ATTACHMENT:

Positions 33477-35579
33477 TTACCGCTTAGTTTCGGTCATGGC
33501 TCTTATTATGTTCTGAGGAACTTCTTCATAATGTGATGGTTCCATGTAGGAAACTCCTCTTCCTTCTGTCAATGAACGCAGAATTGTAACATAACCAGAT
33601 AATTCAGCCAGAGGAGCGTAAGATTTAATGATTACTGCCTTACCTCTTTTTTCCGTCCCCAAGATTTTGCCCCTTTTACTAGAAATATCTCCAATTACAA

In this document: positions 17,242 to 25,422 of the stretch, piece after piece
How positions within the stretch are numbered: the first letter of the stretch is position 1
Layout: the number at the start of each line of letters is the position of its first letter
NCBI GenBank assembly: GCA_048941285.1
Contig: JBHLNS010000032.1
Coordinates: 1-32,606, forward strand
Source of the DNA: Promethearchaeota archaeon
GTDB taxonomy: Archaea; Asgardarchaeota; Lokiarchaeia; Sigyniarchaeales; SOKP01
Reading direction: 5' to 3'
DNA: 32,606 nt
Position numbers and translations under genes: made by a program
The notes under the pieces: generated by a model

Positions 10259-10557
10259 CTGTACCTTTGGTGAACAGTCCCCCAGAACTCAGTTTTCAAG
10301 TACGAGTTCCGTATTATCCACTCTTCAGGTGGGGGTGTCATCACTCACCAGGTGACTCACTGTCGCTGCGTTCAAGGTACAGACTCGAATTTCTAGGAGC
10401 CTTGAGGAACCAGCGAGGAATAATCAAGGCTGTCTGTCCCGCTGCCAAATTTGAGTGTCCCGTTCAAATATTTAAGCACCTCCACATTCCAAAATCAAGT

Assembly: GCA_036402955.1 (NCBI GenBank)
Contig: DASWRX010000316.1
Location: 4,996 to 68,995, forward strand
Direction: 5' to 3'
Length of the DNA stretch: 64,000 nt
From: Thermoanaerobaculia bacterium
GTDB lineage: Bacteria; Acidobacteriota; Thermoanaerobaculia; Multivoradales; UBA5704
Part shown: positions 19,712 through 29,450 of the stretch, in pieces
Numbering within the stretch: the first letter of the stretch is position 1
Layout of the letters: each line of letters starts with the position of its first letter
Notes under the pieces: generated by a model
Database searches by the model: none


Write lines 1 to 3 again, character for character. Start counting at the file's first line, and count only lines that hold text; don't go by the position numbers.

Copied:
Positions 33477-35579
33477 TTACCGCTTAGTTTCGGTCATGGC
33501 TCTTATTATGTTCTGAGGAACTTCTTCATAATGTGATGGTTCCATGTAGGAAACTCCTCTTCCTTCTGTCAATGAACGCAGAATTGTAACATAACCAGAT